Last night, I was out with a number of women bloggers, all invited by Kaliya Hamlin to see the final show of Little Women on Broadway. Interestingly enough, Little Women is a show on Broadway that made the financial decision to go from Broadway performance to road show – from a strong understanding of the economics of running a show. Scott Frieman, a producer of the show, joined us for dinner and discussed their “social media strategy”, which was started with their own Little Women Blog.
Scott explained some of the economics of the show – including the fact that Little Women was one of the least expensive shows on Browardway today – which determined much of the marketing mix that were planned for. Scott, who had been in the software industry for 15 years, and his wife were discussing the need for more “grassroots marketing” and brought Kaliya onboard to be the “blogmaster” of the Little Woman Blog and help to create their “social media strategy”.
Leveraging the connections within the blogging community – and applying some of the old media techniques (comp tickets to the show), a number of female bloggers – Liza Sabater of Culture Kitchen, Mary Hodder of Napsterization, Betsy Devine of Funny Haha, Esme Vos of MuniWireless, Elayne Riggs of Pen-Elayne on the Web, Laurie from The Unofficial Apple Weblog and Suzy Conn of Blogway Baby. The goal – to have female bloggers discuss the show and begin some positive word-of-mouth on the upcoming road tour.
So, a show – with a built-in audience – connecting with the potential evangelists – and then the creation of a communications channel through the Little Women Blog.
Here is some innovative thinking in an industry which would normally focused solely on the big billboards of Times Square, the full-page ads in the New York Times and TimeOut – working a completely different strategy. Will it work? Not sure – as I write this post, none of the bloggers I mentioned has put anything on their blogs – but what is word-of-mouth? And how does the meme grow and become something that takes a life of it’s own? Mary Hodder and a team of bloggers are working on this concept – and one that I look forward to hearing about as the need for understanding the growth of a meme begins to take shape across the webspace and the blogosphere.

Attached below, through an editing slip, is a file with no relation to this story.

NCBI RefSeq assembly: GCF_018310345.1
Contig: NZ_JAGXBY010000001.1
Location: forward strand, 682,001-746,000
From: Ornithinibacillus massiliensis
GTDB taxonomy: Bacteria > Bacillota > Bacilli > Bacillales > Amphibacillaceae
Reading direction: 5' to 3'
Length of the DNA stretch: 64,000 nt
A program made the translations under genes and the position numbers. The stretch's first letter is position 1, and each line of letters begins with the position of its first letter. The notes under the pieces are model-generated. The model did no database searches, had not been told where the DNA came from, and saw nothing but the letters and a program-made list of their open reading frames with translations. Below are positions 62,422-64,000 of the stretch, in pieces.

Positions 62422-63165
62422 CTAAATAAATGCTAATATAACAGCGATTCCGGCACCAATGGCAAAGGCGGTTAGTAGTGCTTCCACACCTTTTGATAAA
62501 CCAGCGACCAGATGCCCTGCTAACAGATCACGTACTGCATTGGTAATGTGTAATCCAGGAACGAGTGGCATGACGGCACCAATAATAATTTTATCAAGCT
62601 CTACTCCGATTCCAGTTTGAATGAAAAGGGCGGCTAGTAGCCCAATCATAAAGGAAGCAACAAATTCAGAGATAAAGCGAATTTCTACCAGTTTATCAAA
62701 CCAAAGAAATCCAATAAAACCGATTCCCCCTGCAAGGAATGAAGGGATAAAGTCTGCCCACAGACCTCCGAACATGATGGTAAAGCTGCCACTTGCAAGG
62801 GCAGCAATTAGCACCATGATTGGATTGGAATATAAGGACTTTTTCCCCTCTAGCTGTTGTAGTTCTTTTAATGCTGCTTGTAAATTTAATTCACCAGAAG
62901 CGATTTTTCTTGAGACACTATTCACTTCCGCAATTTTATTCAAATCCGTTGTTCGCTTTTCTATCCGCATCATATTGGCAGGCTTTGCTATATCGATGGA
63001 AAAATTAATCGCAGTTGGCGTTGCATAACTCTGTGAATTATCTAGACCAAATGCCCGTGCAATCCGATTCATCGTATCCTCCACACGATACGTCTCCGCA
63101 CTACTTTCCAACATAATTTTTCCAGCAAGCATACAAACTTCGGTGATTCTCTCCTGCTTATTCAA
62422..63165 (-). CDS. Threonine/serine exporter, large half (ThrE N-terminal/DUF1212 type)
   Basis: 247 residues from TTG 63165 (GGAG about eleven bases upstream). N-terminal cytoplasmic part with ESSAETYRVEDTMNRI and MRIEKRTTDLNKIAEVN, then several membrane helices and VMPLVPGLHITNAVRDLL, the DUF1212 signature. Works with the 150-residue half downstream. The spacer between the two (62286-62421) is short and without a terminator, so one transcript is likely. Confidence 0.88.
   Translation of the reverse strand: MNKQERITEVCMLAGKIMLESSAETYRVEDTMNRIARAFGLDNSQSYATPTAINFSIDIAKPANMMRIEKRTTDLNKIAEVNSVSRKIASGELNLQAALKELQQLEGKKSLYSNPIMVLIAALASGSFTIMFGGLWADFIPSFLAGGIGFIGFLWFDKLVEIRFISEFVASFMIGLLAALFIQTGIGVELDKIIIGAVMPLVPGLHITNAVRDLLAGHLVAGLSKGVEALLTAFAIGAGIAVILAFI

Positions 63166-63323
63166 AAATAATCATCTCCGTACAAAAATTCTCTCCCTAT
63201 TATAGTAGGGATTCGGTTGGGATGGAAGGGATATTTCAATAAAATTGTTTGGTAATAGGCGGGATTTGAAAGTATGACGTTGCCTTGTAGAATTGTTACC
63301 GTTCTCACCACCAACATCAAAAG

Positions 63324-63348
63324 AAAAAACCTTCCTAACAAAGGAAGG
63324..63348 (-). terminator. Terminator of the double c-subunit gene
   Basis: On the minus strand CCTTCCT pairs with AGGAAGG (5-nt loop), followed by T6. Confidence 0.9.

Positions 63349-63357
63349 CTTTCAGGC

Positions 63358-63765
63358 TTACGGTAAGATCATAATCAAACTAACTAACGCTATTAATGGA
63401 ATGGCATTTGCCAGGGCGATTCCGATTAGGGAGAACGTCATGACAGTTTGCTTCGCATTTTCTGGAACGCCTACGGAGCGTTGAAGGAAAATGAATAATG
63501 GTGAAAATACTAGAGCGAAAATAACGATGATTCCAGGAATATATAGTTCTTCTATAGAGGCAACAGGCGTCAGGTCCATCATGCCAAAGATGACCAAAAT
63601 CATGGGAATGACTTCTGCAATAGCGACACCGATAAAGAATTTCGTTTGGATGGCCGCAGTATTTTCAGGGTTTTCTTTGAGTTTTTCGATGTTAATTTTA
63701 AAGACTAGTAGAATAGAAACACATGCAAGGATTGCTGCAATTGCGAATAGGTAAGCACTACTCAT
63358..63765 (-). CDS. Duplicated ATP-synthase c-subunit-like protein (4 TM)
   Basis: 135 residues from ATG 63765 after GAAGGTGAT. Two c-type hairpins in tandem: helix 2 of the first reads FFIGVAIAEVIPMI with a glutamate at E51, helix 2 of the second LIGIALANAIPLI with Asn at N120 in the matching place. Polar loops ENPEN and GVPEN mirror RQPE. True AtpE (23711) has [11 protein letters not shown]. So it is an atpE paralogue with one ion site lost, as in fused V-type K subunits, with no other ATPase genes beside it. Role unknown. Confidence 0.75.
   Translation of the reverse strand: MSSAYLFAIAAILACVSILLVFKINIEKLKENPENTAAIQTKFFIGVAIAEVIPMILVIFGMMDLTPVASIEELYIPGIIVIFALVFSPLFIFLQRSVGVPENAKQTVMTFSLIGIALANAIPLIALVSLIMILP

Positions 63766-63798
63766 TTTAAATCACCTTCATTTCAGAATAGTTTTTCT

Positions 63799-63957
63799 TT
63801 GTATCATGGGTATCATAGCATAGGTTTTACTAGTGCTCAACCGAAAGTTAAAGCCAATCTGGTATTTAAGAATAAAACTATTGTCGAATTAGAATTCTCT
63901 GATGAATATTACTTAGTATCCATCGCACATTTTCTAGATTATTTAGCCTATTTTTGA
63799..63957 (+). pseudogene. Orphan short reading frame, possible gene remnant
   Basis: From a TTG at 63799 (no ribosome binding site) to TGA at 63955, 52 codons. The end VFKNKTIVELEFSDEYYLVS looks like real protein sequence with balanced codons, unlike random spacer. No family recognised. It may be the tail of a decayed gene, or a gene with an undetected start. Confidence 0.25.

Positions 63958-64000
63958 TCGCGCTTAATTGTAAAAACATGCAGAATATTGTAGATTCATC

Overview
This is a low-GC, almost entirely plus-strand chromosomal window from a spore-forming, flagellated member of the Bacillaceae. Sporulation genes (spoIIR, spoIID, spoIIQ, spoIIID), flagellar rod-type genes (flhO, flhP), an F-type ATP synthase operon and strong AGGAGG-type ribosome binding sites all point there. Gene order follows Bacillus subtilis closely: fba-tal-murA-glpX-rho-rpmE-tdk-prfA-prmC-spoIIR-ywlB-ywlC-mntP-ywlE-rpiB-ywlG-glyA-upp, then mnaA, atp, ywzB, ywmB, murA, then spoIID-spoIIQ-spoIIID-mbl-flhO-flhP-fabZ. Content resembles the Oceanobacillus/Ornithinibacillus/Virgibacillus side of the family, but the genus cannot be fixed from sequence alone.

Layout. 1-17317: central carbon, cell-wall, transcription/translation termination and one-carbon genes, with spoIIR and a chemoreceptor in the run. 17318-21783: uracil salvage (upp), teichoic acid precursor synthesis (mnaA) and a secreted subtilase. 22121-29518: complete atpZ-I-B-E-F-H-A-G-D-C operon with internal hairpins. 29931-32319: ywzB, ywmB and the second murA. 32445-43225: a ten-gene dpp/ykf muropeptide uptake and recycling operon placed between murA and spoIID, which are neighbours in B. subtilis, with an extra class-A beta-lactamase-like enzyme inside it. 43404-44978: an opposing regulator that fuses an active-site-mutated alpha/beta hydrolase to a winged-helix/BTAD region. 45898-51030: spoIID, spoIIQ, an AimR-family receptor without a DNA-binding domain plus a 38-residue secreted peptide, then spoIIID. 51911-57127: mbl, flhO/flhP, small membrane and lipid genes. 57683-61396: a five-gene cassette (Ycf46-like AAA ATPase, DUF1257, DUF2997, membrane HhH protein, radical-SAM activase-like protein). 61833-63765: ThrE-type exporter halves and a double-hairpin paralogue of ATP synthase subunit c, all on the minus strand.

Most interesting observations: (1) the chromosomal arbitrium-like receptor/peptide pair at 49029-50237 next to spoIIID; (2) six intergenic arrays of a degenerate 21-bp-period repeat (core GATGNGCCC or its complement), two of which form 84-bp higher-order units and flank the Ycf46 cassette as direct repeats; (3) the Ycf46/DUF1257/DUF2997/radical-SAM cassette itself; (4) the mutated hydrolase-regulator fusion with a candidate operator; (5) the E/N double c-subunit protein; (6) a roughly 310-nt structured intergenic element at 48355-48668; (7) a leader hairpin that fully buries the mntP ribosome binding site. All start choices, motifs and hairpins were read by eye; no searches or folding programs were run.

My Opinion on Little Women on Broadway
Funny thing, as I went into the show with a group of female bloggers, I kept having this vision of Jeff Foxworthy complaining about going to a “chick flick” – and how it would be a weepy, sappy show. I remembered “Little Women” vaguely from Mrs. Roland’s 11th Grade English class and something about the sense of independance of women in that era. Combine that with a musical score and Broadway sets, and I was a little worried I would get something that would be a 21st Century accounting of feminism in that era.
How wrong I was. While the first 15 minutes did not engage me (and the seats at the Victoria Theater were quite small), the show captured me upon return to Joe’s childhood and the Marsh family. The musical numbers were, in a word, “powerful”. I was amazed at Sutton Foster (incredible voice and could easily take the place of Hilary Swank for depiction of a tomboy) and Maureen McGovern (another astounding voice and stage presence) – as well as the rest of the cast (personal affection for Jenny Powers as the older sister Meg Marsh and her turn with love meeting the tutor from Boston).
While the National Tour Cast has not been determined at the time of this posting, the story itself is engaging (as it had been in high school) and has moments of beauty and poignancy that make for a worthy night out. I know that I will tell my family (in Florida) about going, if they can.